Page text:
As we all learned from Anyone Can Whistle, you can't judge a book by its cover. But can you judge a book by the pictures and captions inside it? I wondered this as I opened up my copy of The Rise and Fall of the Broadway Musical by Mark N. Grant (Northeastern University Press; $40; 352 pp.), for I just happened to open to the pages that feature 21 photographs. Would the pictures and captions make me eager to begin reading the book?

The second picture on the first page, of a distinguished-looking man, struck my fancy: "The comedian-singer-hoofer Harry Fox, whose accidental invention, the fox-trot, helped spawn the modern show tune and Broadway's golden age." Really! I did not know that. I always assumed that the fox-trot was so named because actual foxes, be they little or big, actually trotted, and the steps in the dance somewhat resembled them. (By the way, what's the best-ever fox-trot from a Broadway musical? Grand Hotel's "Who Couldn't Dance with You?" Yes, that is correct.)

Turn the page. "ASCAP's lineup in 1920 included the leading musical comedy creators at the cusp of Broadway's second age. Lyricist Gene Buck, composer Victor Herbert, composer John Philip Sousa, librettist/lyricist Harry B. Smith, composers Jerome Kern, Irving Berlin, George W. Meyer, Irving Bibo, and lyricist/librettist Otto Harbach." If Grant believes there's been a Rise and Fall of the Broadway Musical, you know he's going to assume that these people were responsible for its rise. Now, who can tell me who Gene Buck was? No one? He contributed scenes, lyrics, and melodies to The Ziegfeld Follies from 1913 to 1924. We still remember Herbert, even though his works don't get staged too often; his last Broadway revival was Sweethearts (1947), though a few of his songs were heard in Tintypes (1980) and one was used in Thoroughly Modern Millie, presumably because its creators didn't know what else to do in that spot. Sousa is remembered but not particularly for his work on Broadway. Smith has been totally lost from anyone's memory.

Kern and Berlin were genuine giants, but who are those two guys next to them? I had to check. Meyer wrote the music for a 1924 flop called Dixie to Broadway, and he also composed such songs as "My Mother's Rosary" and "Since Maggie Dooley Learned the Hooley Hooley." Bibo never made Broadway at all but did co-write the pop tunes "My Cutie's Due at Two to Two" and "Huggable Kissable You." As for Harbach, he was a genuine giant, with hits as disparate as The Desert Song and No, No, Nanette. Still, many of Grant's "leading musical comedy creators" haven't passed the test of time. So while the title that Grant chose for his book indicates that he's going to praise the past and damn the present, I hope he keeps everything in perspective.

Three pictures have captions with a common theme. First: "Ned Wayburn at his dance studio routining two Broadway hoofers in precision formation. Wayburn used mathematics to achieve geometrical patterns on-stage; Busby Berkeley imitated him." Second: "Paul Robeson played Joe in the 1928 London production and the 1932 Broadway revival of Show Boat and was forever identified with 'Ol' Man River,' although Jules Bledsoe created the role in 1927." Third: "Richard Rodgers going over the score of Victory at Sea (1952) with the arranger-orchestrator Robert Russell Bennett. Though Rodgers furnished Bennett with less than 30 minutes of tunes for the 11 hours of music, Rodgers, not Bennett, was credited as composer." Good! All these suggest that the book will be worth reading because Grant is going to give credit where credit is due. And he's apparently not afraid to tell it like it is, based on this caption: "The director-choreographer Jerome Robbins, sadistic genius." I'm not saying Robbins wasn't, but this frank description does suggest Grant has penned a no-holds-barred book -- a type usually worth reading.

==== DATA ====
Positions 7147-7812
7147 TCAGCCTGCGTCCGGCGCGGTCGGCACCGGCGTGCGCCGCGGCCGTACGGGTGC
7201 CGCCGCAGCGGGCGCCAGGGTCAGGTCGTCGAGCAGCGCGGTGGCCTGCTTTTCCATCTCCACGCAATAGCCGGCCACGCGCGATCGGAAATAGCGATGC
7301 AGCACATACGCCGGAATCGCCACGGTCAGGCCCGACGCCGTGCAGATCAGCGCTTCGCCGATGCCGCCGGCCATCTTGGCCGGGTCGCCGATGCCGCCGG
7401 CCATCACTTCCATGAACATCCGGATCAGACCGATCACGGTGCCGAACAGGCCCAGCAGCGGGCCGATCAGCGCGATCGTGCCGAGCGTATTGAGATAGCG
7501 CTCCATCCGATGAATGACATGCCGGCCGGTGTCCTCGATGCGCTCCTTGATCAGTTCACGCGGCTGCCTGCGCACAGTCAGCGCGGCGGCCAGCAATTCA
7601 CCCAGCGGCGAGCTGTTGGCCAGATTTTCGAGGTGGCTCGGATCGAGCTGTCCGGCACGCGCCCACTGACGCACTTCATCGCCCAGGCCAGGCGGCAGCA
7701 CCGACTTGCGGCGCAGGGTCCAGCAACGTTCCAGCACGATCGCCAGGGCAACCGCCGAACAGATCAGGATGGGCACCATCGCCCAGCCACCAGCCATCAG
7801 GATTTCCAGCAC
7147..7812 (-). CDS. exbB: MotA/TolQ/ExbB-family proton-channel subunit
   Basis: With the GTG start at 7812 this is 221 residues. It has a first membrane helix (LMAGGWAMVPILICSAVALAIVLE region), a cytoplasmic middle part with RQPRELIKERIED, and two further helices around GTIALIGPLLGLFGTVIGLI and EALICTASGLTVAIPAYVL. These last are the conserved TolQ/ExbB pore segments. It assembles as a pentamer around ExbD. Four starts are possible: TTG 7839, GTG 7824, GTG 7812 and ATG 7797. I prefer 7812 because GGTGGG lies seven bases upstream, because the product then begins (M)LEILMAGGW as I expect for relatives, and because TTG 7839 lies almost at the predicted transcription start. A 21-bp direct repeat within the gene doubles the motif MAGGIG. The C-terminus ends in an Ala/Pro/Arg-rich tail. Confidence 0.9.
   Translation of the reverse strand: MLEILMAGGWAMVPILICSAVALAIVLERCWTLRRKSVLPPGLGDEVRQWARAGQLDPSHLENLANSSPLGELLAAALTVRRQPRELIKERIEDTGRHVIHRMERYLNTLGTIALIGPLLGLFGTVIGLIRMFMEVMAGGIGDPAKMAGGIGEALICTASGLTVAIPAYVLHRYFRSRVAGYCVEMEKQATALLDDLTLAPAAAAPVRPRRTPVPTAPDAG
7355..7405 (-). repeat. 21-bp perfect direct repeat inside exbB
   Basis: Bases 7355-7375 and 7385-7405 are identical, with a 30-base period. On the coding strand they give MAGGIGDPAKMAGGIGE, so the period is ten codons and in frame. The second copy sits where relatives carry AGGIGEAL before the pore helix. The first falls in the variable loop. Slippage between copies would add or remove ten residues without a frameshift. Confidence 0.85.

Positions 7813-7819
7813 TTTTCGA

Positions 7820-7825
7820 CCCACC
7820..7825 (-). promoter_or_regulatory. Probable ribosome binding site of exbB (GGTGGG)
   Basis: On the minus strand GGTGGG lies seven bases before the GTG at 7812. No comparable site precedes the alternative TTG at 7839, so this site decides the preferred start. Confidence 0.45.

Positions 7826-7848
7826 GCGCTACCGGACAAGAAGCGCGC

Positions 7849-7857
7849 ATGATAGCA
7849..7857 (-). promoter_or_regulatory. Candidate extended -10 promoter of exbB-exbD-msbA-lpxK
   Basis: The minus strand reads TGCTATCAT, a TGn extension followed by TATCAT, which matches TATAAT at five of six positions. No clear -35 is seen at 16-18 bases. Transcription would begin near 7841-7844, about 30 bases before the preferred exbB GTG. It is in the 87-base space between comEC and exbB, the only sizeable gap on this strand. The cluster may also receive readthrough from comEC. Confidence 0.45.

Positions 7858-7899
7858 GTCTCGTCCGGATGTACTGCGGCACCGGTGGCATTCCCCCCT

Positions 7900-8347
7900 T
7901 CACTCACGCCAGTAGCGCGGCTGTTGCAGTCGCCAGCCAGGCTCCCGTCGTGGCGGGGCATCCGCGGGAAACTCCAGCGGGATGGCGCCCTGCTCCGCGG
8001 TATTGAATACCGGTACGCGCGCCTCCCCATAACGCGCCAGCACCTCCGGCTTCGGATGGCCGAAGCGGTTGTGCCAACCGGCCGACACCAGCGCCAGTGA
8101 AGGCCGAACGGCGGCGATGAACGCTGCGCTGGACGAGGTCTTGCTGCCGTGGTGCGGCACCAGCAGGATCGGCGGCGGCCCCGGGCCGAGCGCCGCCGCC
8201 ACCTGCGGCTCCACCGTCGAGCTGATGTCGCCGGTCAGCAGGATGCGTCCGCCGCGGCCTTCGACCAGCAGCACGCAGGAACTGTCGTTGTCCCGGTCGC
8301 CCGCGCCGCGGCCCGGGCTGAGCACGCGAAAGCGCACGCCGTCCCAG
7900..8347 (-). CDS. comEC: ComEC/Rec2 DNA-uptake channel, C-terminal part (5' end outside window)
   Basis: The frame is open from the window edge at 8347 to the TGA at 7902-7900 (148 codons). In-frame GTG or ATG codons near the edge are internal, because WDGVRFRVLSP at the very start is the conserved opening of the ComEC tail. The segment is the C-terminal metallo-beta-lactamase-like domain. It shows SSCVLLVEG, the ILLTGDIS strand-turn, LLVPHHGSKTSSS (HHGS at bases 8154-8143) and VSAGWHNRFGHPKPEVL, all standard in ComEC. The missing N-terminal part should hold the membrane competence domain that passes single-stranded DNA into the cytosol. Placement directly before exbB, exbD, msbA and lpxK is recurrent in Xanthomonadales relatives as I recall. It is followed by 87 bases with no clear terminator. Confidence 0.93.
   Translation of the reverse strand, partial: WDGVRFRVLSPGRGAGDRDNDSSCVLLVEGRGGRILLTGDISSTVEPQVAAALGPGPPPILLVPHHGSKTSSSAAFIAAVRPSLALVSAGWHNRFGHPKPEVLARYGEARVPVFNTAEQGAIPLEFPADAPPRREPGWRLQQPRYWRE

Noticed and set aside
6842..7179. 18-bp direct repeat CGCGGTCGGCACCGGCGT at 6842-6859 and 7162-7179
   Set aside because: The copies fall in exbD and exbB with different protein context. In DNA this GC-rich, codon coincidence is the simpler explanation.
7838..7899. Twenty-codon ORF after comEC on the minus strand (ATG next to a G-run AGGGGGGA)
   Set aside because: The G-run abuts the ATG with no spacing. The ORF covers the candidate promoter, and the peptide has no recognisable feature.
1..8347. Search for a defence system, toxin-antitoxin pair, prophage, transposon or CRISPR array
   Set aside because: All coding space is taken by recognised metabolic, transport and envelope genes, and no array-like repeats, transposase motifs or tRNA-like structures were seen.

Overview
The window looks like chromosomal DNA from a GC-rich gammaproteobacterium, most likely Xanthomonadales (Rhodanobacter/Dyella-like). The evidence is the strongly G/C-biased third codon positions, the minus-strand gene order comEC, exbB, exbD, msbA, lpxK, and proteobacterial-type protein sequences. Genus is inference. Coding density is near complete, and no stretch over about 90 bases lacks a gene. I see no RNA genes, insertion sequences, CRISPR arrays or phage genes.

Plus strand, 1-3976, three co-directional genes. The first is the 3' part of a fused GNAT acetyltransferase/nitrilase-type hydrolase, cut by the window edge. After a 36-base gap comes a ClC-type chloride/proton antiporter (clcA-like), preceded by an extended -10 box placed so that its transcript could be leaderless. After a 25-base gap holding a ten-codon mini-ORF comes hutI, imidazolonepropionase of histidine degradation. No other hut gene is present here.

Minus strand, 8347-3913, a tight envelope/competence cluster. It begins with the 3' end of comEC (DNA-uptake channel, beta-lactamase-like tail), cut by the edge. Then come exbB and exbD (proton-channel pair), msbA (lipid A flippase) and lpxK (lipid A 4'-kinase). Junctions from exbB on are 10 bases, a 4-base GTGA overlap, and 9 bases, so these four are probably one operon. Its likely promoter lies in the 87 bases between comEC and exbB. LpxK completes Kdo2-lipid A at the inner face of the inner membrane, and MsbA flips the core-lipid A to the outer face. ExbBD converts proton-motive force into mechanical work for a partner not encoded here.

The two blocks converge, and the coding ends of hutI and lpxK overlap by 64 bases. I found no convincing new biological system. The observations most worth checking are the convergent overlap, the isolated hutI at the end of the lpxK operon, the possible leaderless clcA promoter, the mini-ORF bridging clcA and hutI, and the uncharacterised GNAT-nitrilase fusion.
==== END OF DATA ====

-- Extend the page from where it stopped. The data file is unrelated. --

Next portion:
Looks like Grant is going to make a number of points about amplification. First: "Ethel Merman as Reno Sweeney belts to the rafters during an actual performance of Cole Porter's Anything Goes at the Alvin Theatre, 1934, when microphones were not yet used in the theater." Indeed, the Merm doesn't look as if she's beginning to break a sweat and seems confident that she's reaching the back row of the second balcony. Second: "The men's chorus during an actual performance of Paint Your Wagon (1951). Note the absence of foot mikes and the trombone slide projecting from the orchestra pit. Today's pits are either lower or covered, necessitating amplification of the orchestra through loudspeakers all over the theater." My first-ever first-row orchestra seat was for The Unsinkable Molly's Brown's national tour at the Shubert in Boston; I do remember sitting on the same level as the musicians and how that added a level of excitement to the show. Third: "In the basement underneath the Imperial Theatre stage, all the performers' wireless transmitters are plugged into a rack of audio receivers next to another console." The picture shows two imposing yet dull-looking machines with wires, plugs and speakers everywhere. This is the last picture in the section and it's a sobering one, considering that we're talking about a live art form.